Ensuring you have the right healthcare strategy to bolster productivity
It won’t come as a surprise to anyone that there’s a link between the health of employees and the productivity of their business, but how do employers know that they are putting the right healthcare strategy in place?
The first important step is to evidence that the same modifiable risks that impact on health also influence productivity. In this way, by investing in the health of your employees, you are effectively addressing the risks that are impacting on your bottom line – a powerful connection to make.
Research from the latest Britain’s Healthiest Workplace (BHW) survey (developed by Vitality) found that, for the average company, the cost of lost productivity is approximately 9.6% of its wage bill, with the average employee losing over 27.5 days of productive time, each year due to ill health, according to the survey. Whilst many organisations are aware that lost productivity has a significant financial cost, many are unaware of the steps they can take to reduce it.
Changing a company's health culture
In our experience globally, we have found that programmes that have most impact on employee health are not simply bolt-ons to a business, they are fully integrated into workplace culture. That means they are initiated both top-down – from a board and executive level – and bottom-up, by engaging employees in their own wellness. Our research shows that by reporting on workplace wellness programmes to the board alone increases participation by 112%.
The first thing to understand is the lifestyle and clinical risks to which your employees are exposed, and segment them on the basis of their risk factors and current wellness engagement. We use a proprietary Vitality Age tool, and bespoke productivity model (which looks at 12 modifiable drivers of productivity loss) to do this, and pay attention to risks such as smoking, lack of exercise, musculoskeletal issues, and stress.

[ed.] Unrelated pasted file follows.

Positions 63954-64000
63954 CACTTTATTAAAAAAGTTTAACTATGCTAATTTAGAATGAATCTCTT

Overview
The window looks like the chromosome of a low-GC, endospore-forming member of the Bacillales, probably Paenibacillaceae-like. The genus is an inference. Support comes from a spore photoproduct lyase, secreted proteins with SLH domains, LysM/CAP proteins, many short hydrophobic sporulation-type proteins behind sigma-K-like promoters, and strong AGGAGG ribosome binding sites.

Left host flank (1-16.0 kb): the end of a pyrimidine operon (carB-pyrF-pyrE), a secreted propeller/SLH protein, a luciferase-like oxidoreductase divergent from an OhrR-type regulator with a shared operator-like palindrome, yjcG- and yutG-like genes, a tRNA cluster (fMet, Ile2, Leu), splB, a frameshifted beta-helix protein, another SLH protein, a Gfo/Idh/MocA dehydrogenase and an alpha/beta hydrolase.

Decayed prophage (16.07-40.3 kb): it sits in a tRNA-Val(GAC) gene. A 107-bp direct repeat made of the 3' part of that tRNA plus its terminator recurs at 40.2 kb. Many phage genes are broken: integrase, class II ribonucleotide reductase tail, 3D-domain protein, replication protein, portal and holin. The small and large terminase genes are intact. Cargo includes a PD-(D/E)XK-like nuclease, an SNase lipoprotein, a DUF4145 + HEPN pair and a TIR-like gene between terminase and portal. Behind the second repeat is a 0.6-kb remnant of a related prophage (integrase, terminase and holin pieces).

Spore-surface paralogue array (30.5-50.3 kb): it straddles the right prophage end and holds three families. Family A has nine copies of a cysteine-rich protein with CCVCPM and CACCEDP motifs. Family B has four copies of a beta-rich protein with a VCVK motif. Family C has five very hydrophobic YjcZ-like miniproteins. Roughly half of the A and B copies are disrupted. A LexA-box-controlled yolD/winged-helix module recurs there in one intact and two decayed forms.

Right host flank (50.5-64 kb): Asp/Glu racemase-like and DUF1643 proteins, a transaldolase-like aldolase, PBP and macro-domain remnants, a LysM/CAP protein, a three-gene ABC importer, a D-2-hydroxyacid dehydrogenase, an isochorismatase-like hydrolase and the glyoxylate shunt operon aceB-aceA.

For example, a large company may have employees who are already engaged with wellness, as well as those who are chronically ill, plus a group in the middle that are not leading healthy lives and may be at risk – each has different motivators, needs and requires a bespoke solution to deliver optimal outcomes.
The second step is to initiate a suite of interventions tailored to the workforce. This may mean different incentives for each group to motivate them and sustain change (the bottom-up approach) and communicating and delivering them via effective management training that shows an authentic desire to improve employee well-being (the top-down approach).
Whatever the individual health profiles of a workforce, certain benefits are proven to drive employees’ engagement with their wellness. These include low-cost interventions, such as providing fresh fruit in the workplace, bicycle storage facilities, allowing staff to participate in wellness during their workday (by going to the gym at lunchtime, for example), and extending benefits to employees’ families.
The productivity pay-off
Once employees are engaged in these interventions, the third and final step is to measure the improvement in risk factors. That might mean monitoring the number of employees who have successfully given up smoking, who attend the gym regularly, or who lose weight. By tracking absenteeism and presenteeism at the same time, businesses can clearly see the benefits of their interventions, not just on their employees’ health but on the health of their business as well.
Using BHW data, for example, we see that the healthiest employees, as measured using our Vitality Age tool, have the equivalent of 33 days additional productive time each year.
Importantly, we also see the link between people’s lifestyles and their productivity; those employees who lose weight, or increased the amount of exercise they did for example, reduced their presenteeism over the course of one year. The message is clear; as employees improve their health and lifestyles, their productivity improves. This means a win win for both employees and the organisation.
This article was supplied by Vitality.
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